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Seven myths of the spanish conquest


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Seven myths of the spanish conquest

  1. 1. Seven Myths of theSpanish ConquestTommy BeasleyMr. Arguello
  2. 2. Introduction Cortes received credit for the fall of the Aztec Empire. This book is goes into great detail, covering his journey.
  3. 3. Introduction When Bernal Diaz first saw the Aztec Capital he was lost for words.
  4. 4. Epilogue The story of Cuauhtemoc’s death has been written from many different perspectives. Cortes and Gomara reported that the captive lords were planning a revolt to kill the Spaniards. It is hard to completely believe all of the information because of the communication barriers of language.
  5. 5. A Handful of Adventurers This was one of the greatest events in Human history; the discovery and conquest of the Americas by European explorers.
  6. 6. A Handful of Adventurers Christopher Columbus had Portuguese connections and a lot of experience. One reason Hernan Cortes became an idol, was because of his passage of letters to the king.
  7. 7. Invisible Warriors The term {Invisible warriors} were Africans, who helped Spanish invaders. T The Spaniards oppressed the native divisions and smallpox emphasized that effect with the death of the Inca ruler.
  8. 8. Invisible Warriors Africans in the Americas were eager to learn martial skills as a means to acquire freedom, which was a black conquistador’s standard reward.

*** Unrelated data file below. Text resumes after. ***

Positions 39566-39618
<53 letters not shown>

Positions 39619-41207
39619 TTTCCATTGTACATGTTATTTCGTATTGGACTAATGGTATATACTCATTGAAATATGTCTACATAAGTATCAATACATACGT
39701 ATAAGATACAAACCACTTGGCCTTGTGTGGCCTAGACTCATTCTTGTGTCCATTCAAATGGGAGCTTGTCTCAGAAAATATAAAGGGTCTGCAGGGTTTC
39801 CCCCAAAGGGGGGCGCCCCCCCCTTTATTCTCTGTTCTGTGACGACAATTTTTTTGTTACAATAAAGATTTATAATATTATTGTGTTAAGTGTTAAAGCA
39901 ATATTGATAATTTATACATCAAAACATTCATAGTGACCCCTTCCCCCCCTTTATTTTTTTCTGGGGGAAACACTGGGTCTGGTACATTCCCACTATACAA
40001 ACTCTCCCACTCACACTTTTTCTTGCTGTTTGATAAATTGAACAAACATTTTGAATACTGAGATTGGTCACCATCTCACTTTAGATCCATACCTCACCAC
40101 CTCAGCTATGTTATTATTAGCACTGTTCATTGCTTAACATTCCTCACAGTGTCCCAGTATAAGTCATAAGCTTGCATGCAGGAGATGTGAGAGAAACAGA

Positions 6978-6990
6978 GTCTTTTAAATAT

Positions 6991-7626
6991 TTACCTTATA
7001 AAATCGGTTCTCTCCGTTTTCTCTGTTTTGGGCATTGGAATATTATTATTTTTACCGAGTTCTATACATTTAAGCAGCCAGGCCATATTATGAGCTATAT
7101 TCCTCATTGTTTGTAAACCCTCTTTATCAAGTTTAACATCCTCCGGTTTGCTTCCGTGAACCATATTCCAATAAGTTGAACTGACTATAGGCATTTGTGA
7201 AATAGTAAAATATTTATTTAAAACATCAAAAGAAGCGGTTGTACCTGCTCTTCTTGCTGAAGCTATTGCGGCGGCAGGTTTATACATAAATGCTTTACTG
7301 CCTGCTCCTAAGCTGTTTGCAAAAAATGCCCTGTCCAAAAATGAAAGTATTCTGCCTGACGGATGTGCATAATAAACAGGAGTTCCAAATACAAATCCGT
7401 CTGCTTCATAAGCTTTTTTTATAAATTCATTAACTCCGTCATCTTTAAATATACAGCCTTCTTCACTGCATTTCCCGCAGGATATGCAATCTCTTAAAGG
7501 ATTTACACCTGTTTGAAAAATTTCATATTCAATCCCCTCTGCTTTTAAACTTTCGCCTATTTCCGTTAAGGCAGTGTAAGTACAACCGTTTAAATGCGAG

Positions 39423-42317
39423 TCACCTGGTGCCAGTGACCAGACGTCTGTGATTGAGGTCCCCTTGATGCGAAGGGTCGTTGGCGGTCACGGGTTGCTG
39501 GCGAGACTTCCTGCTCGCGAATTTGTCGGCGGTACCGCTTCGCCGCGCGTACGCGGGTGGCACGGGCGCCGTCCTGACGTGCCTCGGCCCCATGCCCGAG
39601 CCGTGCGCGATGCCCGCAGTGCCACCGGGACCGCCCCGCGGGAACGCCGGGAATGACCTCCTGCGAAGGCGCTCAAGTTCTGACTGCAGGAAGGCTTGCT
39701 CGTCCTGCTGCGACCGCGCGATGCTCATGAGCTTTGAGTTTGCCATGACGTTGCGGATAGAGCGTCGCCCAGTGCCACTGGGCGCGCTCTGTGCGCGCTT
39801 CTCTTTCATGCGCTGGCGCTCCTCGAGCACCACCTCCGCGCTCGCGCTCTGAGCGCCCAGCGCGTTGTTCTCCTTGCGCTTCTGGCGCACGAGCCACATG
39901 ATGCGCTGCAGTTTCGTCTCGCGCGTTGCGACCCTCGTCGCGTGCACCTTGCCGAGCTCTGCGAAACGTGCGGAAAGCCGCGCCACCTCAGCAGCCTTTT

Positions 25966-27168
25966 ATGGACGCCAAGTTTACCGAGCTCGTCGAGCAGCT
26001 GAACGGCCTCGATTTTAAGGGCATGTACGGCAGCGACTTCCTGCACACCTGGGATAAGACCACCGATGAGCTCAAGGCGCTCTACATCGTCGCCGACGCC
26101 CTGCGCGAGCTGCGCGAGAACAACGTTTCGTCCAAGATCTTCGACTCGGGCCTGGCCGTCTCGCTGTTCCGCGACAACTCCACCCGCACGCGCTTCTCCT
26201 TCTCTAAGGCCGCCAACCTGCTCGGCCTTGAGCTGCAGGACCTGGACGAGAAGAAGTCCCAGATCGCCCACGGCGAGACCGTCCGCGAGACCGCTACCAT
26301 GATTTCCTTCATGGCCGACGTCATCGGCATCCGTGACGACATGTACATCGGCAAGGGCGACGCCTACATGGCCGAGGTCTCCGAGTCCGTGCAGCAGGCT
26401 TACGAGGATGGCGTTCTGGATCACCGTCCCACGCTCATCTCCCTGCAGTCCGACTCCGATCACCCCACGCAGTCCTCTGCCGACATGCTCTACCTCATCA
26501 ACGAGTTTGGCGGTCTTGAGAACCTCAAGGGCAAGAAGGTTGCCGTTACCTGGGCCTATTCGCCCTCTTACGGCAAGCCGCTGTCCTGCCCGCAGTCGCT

9. 9. Under the Lordship of the King Restall argues that by referring to the Spanish conquest as such, a sense of the inevitability of Spanish avail is implied.
  10. 10. Under the Lordship of the King The “conquest” was in many ways never a “completed” affair, especially from the Native American view point that observed the colonial aspects of the interaction as well as the elements of conquest.
  11. 11. Apes and Men Restall explores what is called “The Myth of Superiority”. According to this idea, people transform conquests into myths in order to justify their actions against other cultures.
  12. 12. Apes and Men While his words did not speak for every Spaniard at the time, it illustrates how this ideology was used as a mechanism for justifying complete dominance over another people.